Every Lenten season for the past few years I’ve made a point of reading a book that I know I ought to read but have been avoiding.

This year I’m reading the work of Flannery O’Connor in “A Good Man is Hard to Find and Other Stories.” I first read one of her novels when I was in college and found it too bleak. But now, my more mature mind and more experienced heart are finding the 20th-century Catholic author’s fiction illuminating in ways I never imagined possible. 

Don’t get me wrong. Traveling with her characters through their dark days and wrenching internal conflicts is no walk in the park. It is tough work, actually. They are stories of violence, ignorance, abuse, despair — all burnished with a carnival freak-show overlay which conveys a sense of horror. 

Her tales are set in the Deep South during the Jim Crow era, and all the pathologies and dysfunctions of that time and place are not just present but magnified. Perhaps the grotesque reputation that much of the American South still suffers from to this day (even when so many know it as a delightful part of the country to live, work, and raise a family) may be partially O’Connor’s fault, who used the world she knew to write stories dusted with the macabre.  

Part of the author’s aim, I think, was to graphically plumb the depths of the caverns of sin in the human soul for the reader. In this there is nothing special, as there are countless books of psychological horror, crime, and violence that do the same. 

Rather, it is her purposes for doing so that are special. She didn’t mean to simply titillate and horrify as many of her fellow novelists did and still do. No, she measured out the depths of human wretchedness so that we could stand amazed, with her, at the “appalling strangeness of the mercy of God.” to borrow that perfect phrase from Graham Greene, another great Catholic author. 

We are meant to experience that no matter how deep the ancient fault lines of original sin may lie, they can overflow with the torrent of grace that gushes from the Savior’s side. The magnanimity of God flashes upon us, her readers, as she forces us to come to a stop and think: thousands upon thousands of human years of vile acts, casual cruelties, and stony indifference to our brother’s suffering have not begun to exhaust God’s tender clemency. 

In her short story “A Good Man is Hard to Find,” one of her characters, the Misfit, a murderer on a random killing spree, expresses the vast implications of our redemption.  

“If He did what He said, then it’s nothing for you to do but throw away everything and follow Him, and if He didn’t, then it’s nothing for you to do but enjoy the few minutes you got left the best way you can — by killing somebody or burning down his house or doing some other meanness to him. No pleasure but meanness.”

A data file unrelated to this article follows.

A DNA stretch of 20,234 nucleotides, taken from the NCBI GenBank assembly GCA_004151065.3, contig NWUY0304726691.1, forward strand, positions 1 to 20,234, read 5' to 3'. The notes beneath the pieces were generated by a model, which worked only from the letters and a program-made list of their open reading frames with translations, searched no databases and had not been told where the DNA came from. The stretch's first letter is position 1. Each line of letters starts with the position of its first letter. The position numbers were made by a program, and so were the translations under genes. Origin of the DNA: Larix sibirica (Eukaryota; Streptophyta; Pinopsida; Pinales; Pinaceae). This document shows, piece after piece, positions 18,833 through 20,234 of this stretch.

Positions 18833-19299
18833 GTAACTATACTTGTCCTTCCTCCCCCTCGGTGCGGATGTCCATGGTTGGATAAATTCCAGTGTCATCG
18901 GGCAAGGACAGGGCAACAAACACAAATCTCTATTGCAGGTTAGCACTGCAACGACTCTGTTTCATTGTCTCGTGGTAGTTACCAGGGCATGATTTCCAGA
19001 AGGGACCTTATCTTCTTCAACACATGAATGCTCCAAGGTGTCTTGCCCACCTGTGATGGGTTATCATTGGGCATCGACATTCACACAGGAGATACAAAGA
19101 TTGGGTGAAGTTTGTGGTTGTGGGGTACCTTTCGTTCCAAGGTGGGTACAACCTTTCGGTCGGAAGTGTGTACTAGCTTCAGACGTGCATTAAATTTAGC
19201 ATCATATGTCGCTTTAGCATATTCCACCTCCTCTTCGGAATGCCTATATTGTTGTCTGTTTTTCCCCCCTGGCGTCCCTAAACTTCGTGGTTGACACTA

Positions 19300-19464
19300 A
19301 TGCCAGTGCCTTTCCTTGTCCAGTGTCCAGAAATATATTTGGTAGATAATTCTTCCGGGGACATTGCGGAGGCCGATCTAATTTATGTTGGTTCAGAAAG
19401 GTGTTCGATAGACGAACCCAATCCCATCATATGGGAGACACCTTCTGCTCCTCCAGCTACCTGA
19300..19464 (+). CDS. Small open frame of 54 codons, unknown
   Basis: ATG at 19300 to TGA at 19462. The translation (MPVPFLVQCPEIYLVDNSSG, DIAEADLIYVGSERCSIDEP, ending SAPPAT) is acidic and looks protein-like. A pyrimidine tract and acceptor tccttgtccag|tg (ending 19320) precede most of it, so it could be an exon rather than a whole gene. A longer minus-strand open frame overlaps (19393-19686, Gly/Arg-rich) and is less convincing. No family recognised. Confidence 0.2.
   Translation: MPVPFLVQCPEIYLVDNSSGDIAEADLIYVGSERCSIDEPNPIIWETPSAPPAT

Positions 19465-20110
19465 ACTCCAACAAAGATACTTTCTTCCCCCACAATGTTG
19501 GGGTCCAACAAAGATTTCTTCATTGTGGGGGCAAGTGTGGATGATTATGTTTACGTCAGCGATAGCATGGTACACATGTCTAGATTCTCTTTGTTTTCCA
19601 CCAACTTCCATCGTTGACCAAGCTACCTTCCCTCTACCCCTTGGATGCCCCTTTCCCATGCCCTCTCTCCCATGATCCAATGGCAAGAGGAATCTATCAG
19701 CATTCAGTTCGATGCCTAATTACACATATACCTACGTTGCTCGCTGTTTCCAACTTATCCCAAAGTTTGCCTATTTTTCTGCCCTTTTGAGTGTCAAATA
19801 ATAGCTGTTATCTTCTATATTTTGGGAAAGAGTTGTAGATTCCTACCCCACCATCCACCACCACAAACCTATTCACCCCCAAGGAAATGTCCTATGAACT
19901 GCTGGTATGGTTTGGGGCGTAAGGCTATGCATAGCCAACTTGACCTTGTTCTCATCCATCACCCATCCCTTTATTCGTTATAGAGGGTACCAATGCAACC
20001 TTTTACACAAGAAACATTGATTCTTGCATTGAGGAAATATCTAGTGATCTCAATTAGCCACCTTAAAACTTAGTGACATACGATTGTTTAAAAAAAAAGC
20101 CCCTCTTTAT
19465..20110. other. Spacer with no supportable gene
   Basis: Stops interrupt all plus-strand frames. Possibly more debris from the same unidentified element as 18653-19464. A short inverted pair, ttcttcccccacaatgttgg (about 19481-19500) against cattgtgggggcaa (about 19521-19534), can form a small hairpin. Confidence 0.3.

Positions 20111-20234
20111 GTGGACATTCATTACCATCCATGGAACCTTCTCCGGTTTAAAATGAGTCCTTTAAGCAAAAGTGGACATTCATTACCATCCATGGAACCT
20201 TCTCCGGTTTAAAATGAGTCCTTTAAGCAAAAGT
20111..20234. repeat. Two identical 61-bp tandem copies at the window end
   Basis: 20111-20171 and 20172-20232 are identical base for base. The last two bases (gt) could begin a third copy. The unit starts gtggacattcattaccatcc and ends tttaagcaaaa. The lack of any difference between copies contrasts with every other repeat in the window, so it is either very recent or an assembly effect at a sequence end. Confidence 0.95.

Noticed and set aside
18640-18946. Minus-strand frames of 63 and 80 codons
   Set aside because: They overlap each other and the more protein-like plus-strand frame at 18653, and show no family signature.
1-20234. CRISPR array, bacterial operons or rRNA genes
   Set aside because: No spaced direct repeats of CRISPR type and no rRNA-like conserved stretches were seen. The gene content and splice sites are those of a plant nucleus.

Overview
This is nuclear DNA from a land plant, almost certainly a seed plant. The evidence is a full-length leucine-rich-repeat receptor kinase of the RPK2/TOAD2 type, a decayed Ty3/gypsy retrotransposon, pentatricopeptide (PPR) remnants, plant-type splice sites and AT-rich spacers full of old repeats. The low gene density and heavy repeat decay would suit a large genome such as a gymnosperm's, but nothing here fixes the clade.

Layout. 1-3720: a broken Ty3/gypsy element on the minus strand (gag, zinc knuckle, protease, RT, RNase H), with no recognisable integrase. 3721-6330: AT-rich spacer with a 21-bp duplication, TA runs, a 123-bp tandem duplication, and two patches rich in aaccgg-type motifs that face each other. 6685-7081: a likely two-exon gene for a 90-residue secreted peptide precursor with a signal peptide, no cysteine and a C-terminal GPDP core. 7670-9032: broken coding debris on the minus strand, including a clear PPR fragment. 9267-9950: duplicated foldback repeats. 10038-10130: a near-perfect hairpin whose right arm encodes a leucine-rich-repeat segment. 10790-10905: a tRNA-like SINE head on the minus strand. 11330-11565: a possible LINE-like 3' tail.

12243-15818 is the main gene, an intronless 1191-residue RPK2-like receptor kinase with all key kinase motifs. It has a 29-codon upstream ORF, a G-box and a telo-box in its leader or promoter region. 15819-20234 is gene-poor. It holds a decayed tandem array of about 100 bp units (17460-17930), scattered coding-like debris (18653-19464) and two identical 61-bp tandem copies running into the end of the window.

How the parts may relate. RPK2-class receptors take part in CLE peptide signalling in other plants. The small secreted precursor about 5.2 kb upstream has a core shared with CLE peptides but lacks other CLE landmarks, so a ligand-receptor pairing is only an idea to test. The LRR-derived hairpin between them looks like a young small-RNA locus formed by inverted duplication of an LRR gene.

This is the conclusion that all of O’Connor’s works point toward. All of us — man, woman, child — have but one way out of our natural condition of “no pleasure but meanness”: coming face-to-face with our sinfulness, discovering we cannot conquer it on our own, and throwing away everything to follow the One who can and for some inexplicable reason does.  

For O’Connor’s characters, that first step is the hardest one. Almost all of them seem to stumble around in a tragic blindness of spirit, entirely unaware of the cruelty of their acts and the pitilessness of their treatment of others. When they do feel compunction and aim higher, they are quickly defeated by habits of thought, the smallness of their minds, and the narrowness of their vision. They remain trapped by conceit and self satisfaction. 

This brings me to another purpose of O’Connor’s —  the one which I found particularly fitting in this time of Lent: to show us that we are just like them! We do not begin to see the wounds we inflict on others, or the edifices and habits we build to daily soothe our complacent consciences. Can we really claim to be superior to her characters, who were largely supine in the face of the grave societal injustices of the Jim Crow era?

We have our own modern day systemic cruelty that we’ve become accustomed to, but it does not seem to stop us in our tracks. The sexual liberation that our culture prizes above all goods is built on the backs of abased women and the deaths of untold numbers of unborn children. 

We live in a society that values personal satisfaction and comfort, usually at the expense of the poorest and most vulnerable. Do we stand and protest against today’s grave sin and refuse to be a part of it?

So far, it has been a spectacular Lent for me, thanks to O’Connor.  I’m dragging a very humble heart up the hill to Calvary. Not humble enough, I’m sure. But I can thank her for showing me there’s enough “appalling mercy” at the foot of the cross to make up the difference.